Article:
Website review by James Denby, Common Sense Education | Updated June 2021

Vmaker

Simple, easy screencast creator with room to grow

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Grades
4–12
Subjects & Skills
Communication & Collaboration, Creativity

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Pros: Easy to get up and going. No watermarks and unlimited recording. Free version is solid.

Cons: Competing tools offer more. Controls show in recordings unless you hide them.

Bottom Line: This is a competitive entrant into the screencasting field and leans into ease-of-use and fewer restrictions vs. tons of features.

Screencasting tools like Vmaker have obvious uses for fully online learning, but they also have two key uses in traditional classrooms: instructional videos and learning documentation. Used as an instructional support, Vmaker can help teachers record presentations, lessons, or even analyses of work samples for students to access whenever they need to. As a tool to document learning, Vmaker can help students record think-alouds, presentations, or reflections on work.

For teachers striving for a flipped or more inclusive classroom, Vmaker videos can be a simple but important step toward making sure content is available to all students. Because students can access materials whenever they need to using almost any device, teacher time in the classroom can be more focused on direct support rather than answering questions about instructions. Similarly, for students who need to review important concepts, having materials available at any time makes it possible to explore ideas independently or just re-watch things to make content stick. Both are steps towards greater self-efficacy while also freeing up teachers to work more closely with students in class rather than standing at the front of the class explaining. Since Vmaker is so simple to use, it's a great option for teachers looking to experiment with this instructional model without having to learn any complicated software. Note that if you want your mouse to be visible or to draw on screen you'll need the paid version.

For students using Vmaker, screencasts offer the potential of creating their own presentations to showcase and document learning. It'll be pretty easy for students to use, and being able to show off -- and talk through -- their work could be a great mode of assessment for some students. During collaborative projects, students could also record short messages for each other to talk through their work. This can help keep projects going at home or over weekends.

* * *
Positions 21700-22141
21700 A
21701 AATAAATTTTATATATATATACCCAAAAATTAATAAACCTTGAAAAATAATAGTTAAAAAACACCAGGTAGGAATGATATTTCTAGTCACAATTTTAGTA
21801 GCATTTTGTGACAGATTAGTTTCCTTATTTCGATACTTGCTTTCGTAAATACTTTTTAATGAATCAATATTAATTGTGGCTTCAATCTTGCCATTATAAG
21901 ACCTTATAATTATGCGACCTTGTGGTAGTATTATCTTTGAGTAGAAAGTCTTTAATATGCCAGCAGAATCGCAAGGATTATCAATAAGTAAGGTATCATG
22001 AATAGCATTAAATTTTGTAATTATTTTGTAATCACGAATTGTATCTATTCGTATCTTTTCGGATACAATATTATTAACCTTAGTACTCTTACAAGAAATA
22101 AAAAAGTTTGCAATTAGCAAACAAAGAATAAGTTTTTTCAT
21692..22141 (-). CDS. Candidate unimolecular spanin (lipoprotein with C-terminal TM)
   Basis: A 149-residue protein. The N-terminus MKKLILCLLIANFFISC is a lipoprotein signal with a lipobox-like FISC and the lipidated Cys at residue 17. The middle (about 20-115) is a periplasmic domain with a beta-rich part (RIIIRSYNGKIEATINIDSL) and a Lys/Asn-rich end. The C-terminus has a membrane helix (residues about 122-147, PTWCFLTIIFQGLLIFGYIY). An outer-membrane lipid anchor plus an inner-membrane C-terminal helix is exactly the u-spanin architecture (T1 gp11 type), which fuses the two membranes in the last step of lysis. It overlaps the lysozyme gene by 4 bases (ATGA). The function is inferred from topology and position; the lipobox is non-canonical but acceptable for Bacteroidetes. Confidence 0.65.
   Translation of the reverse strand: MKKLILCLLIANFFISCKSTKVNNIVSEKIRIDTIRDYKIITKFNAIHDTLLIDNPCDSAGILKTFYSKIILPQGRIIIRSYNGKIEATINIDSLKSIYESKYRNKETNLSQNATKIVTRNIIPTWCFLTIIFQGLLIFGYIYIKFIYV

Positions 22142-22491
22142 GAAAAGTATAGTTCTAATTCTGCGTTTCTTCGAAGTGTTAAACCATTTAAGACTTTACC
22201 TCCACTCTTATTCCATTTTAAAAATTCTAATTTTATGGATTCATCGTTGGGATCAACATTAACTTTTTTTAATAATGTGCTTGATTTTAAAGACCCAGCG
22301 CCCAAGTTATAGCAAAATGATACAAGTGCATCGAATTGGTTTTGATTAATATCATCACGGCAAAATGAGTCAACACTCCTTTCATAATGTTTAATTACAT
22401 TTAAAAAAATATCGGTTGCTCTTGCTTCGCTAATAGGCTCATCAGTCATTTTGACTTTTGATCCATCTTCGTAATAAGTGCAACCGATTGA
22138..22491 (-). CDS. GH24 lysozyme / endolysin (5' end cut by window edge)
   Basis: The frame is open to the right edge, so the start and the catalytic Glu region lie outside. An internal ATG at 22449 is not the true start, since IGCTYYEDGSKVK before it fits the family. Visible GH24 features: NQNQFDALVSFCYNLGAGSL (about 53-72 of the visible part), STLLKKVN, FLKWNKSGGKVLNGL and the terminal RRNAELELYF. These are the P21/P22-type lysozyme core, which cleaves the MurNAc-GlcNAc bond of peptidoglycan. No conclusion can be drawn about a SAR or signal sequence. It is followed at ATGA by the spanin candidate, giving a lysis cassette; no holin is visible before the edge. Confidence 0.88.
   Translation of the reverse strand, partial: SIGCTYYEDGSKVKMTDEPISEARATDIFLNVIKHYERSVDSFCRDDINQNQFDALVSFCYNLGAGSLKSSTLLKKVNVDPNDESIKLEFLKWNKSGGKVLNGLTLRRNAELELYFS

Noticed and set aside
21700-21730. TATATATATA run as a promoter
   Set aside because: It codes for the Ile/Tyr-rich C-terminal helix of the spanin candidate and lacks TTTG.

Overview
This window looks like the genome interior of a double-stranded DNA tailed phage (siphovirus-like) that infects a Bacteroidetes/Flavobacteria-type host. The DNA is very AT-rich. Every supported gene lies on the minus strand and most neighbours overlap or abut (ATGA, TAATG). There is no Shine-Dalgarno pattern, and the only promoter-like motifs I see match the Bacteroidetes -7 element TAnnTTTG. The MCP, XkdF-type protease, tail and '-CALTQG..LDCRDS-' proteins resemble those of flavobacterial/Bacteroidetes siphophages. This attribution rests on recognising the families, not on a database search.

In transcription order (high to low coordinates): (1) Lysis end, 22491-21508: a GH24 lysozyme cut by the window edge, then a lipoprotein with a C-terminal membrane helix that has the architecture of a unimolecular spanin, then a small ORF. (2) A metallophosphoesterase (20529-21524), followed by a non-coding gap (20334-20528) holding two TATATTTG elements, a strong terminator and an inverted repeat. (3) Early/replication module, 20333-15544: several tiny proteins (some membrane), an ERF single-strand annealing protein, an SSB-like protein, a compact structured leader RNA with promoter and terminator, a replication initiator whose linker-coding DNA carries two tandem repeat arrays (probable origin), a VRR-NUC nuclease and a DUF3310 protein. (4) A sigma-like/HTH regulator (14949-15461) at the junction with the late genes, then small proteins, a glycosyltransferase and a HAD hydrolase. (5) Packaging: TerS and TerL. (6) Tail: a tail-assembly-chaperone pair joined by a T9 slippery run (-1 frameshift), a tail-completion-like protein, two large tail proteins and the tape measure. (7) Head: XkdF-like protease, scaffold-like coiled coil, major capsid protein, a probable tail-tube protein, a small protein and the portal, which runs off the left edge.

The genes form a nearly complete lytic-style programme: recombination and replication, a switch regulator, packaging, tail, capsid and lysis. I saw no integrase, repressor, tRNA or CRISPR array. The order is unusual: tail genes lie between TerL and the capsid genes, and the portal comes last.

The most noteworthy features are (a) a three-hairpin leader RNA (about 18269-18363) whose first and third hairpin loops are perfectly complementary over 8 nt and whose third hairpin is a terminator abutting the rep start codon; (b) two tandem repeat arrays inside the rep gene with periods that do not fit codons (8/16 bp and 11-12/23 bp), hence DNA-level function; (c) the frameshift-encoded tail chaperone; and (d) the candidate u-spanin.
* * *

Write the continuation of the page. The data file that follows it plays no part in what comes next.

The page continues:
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Vmaker is a screen recording and video creation tool. With Vmaker, users can record their screen, webcam (and microphone), or both. After recording, users can make basic edits to the videos (trimming, flipping or rotating the image), and then download or publish videos to share to platforms ranging from YouTube to Twitter as well as embedding them in blogs or learning management systems. Notably, Vmaker doesn't add a watermark to videos and allows for unlimited recording.

Teachers can access Vmaker for free (though there are paid options with more features like drawing tools and 4K videos). As of this review, it's available via a macOS app or installing the Chrome browser extension. Recordings can be saved to your device or to the web-based dashboard. Paid versions allow for collaboration via shared workspaces.

Like any screen recording or screencasting tool, Vmaker helps students interact with recorded learning content at their own pace and in their own way. For a student who might struggle with a concept, a screencast a teacher might've recorded with Vmaker makes it possible to revisit a presentation multiple times. Being able to pause, make notes, and identify difficulties empowers students as learners. By recording and distributing content, teachers can move from the front of the class to work with individuals or small groups of students to differentiate. 

Though screencasting has clear uses in the learning environment, Vmaker has competition from similar tools. Vmaker's main strength is that there are no distracting watermarks whatsoever, there aren't any recording limits, and it's super easy to install and start using. That said, other tools are more robust and seem to have a stronger focus on schools. A couple more popular competitors, for example, allow for easy integration with Google, an important feature for many schools. Others include drawing tools with the free version which some teachers might see as a must have. Vmaker is in development, however, so it's something to keep an eye on as it grows, even if it's not quite the top choice at the moment. Still, for some teachers it might offer the perfect blend of features to solve simple screencasting needs.

Overall Rating

Engagement

Create video presentations, messages, and screencasts easily after just a few clicks. Solid performance. Editing could be improved, and it's missing some features.

Pedagogy

It's not designed specifically for schools, but it has tons of potential. Both students and teachers can use it, and it helps expand what assessment can be.

Support

Recording is quite intuitive. Onboarding is sufficient but could be better. Editing may take some trial and error. There's an online workshop that explores Vmaker's potential.


Common Sense reviewer
James Denby Educator/Curriculum Developer

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